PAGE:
Two years after the Piramal Group and US-based Oaktree Capital bid against each other for control of the bankrupt Dewan Housing and Finance (DHFL), a similar bidding battle has emerged for Reliance Capital. In the auctions to date, the leading contenders include the Torrent group, the Hinduja group, Oaktree Capital, and a partnership between Cosmea Financial Holdings and Piramal Enterprises.
Valuation reports by Duff and Phelps, and RBSA Advisors peg the liquidation value of Reliance Capital at ₹12,500 crore and ₹13,200 crore, respectively. On December 21, 2022, it was first reported that Torrent had emerged the highest bidder with an offer of ₹8,640 crore, followed closely by Hinduja with ₹8,150 crore. However, things took a different turn when Hinduja gave the lenders of Reliance Capital a revised offer of approximately ₹9,500 crore, including a ₹8,800-crore cash component, a day after the auction concluded. With Hinduja sweetening its offer (after the deadline), the lenders and bidders alike have been left in a procedural mess.
Why are they sparring?
The market capitalisation of Reliance Capital is reportedly ₹284 crore. Then why the fight over the low-valued company? Bidders are offering upwards of ₹8,000 crore for an insolvent company because it would give them an opportunity to grab multiple licences, regulatory permits and an enterprise that has the potential to hit the ground running. For investors, this would mean opening gateways to new business channels without the hassle for permissions. For instance, Reliance Capital owns Reliance General Insurance and Reliance Securities, which may enable the bidders to enter the insurance and financial services market.
One of the central principles for insolvency resolution is the “maximisation of value” of the corporate debtor. The insolvency resolution of companies is guided by the provisions of the Insolvency and Bankruptcy Code (IBC) and the regulations of the Insolvency and Bankruptcy Board of India (IBBI). Once the corporate insolvency resolution process (CIRP) is commenced, a resolution professional invites resolution plans from eligible applicants. The call for resolution plans often contains detailed terms and conditions for the applicants.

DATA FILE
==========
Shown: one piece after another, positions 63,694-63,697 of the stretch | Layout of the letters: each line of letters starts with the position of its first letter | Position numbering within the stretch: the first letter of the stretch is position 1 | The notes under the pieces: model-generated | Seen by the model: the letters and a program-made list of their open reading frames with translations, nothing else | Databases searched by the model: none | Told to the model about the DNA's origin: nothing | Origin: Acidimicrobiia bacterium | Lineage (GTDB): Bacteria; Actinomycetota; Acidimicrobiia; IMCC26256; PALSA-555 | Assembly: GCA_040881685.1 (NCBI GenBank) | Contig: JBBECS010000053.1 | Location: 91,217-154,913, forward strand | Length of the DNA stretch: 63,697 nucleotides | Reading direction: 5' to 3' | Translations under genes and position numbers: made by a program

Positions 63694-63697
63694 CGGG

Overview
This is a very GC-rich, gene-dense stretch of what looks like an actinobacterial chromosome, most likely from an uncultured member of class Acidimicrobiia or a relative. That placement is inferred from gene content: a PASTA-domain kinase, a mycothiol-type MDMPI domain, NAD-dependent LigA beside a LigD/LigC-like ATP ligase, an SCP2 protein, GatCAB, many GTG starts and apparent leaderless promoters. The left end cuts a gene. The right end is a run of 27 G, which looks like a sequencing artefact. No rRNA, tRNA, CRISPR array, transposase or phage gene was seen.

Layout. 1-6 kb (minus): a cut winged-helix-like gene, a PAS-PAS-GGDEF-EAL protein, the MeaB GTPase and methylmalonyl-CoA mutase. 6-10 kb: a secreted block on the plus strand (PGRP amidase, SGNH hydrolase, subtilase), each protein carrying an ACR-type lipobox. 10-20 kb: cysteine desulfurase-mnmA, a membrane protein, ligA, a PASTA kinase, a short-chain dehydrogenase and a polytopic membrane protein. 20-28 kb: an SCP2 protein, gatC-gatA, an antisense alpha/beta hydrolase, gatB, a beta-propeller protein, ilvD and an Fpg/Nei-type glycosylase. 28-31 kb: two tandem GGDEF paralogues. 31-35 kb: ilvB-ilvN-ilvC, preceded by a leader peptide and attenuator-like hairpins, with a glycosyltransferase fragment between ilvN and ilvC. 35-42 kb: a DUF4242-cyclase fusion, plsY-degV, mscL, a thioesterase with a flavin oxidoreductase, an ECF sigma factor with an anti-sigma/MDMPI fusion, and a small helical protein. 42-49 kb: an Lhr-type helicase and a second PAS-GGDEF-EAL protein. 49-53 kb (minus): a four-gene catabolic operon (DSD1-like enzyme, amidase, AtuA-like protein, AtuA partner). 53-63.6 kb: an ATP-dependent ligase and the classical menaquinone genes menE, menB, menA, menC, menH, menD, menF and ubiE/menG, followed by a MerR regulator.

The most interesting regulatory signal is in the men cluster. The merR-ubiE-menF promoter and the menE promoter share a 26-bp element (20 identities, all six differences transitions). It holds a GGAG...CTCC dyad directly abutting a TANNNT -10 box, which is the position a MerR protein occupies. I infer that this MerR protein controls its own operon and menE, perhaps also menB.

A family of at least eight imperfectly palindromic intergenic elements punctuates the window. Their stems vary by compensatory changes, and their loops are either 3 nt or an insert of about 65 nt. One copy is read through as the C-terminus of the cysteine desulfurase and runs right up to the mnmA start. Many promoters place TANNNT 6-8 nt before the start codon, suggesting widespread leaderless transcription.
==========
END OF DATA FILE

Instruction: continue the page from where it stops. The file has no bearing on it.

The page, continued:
For value maximisation of the corporate debtor’s assets, the resolution professional can use a ‘challenge mechanism’ to enable the applicants to improve their plans. In the challenge mechanism, prospective applicants present their bids and resolution plans, which the creditors later evaluate.
In Reliance Capital’s case, four rounds of challenge mechanism were held, after which the highest bid of ₹8,640 crore was received from Torrent on December 21, 2022.
However, in the resolution plan eventually submitted to the administrator of the challenge mechanism, the Hinduja group had revised its offer to over ₹9,000 crore.
On January 10, 2023, it was reported that the lenders of Reliance Capital had decided to conduct a second round of auction. This would nullify the current offers from Torrent and Hinduja. According to reports, the base price for the second auction was set at ₹9,500 crore, which includes upfront cash of ₹8,000 crore.
Torrent filed an application before the National Company Law Tribunal (NCLT), Mumbai Bench, challenging the purportedly illegally modified resolution plan of Hinduja group. Torrent argued on the grounds of procedural propriety. It presented multiple documents and/or communications to show that no change in the finalised financial proposal was permissible.
The NCLT, agreeing with Torrent, observed that the approval of a resolution plan could not be delayed endlessly under the guise of value maximisation. Accordingly, the NCLT did not permit the Hinduja group to deviate from its offer of ₹8,110 crore.
The Hinduja group, in turn, filed an appeal before the National Company Law Appellate Tribunal (NCLAT). On February 21, 2023, it was reported that the hearing in the appeal proceedings had concluded, and the matter had been reserved for orders.
Drawing the line
The decision of the creditors to proceed with a second auction was evident given the bidding wars that had emerged and the fact that the bidding value was still a lot less than the liquidation value. However, the Reliance Capital case underscores the need to relook the present legal regime pertaining to insolvency resolution and, more specifically, the challenge mechanism under the IBC.
While value maximisation is an important goal, it is not the only one. Further, while exercising its commercial wisdom, the committee of creditors must refrain from acting arbitrarily. Organising multiple auctions, backed by overzealous value maximisation attempts, may only reduce the value of the corporate debtor’s assets.
(The writers are advocates at Trinity Chambers, Delhi)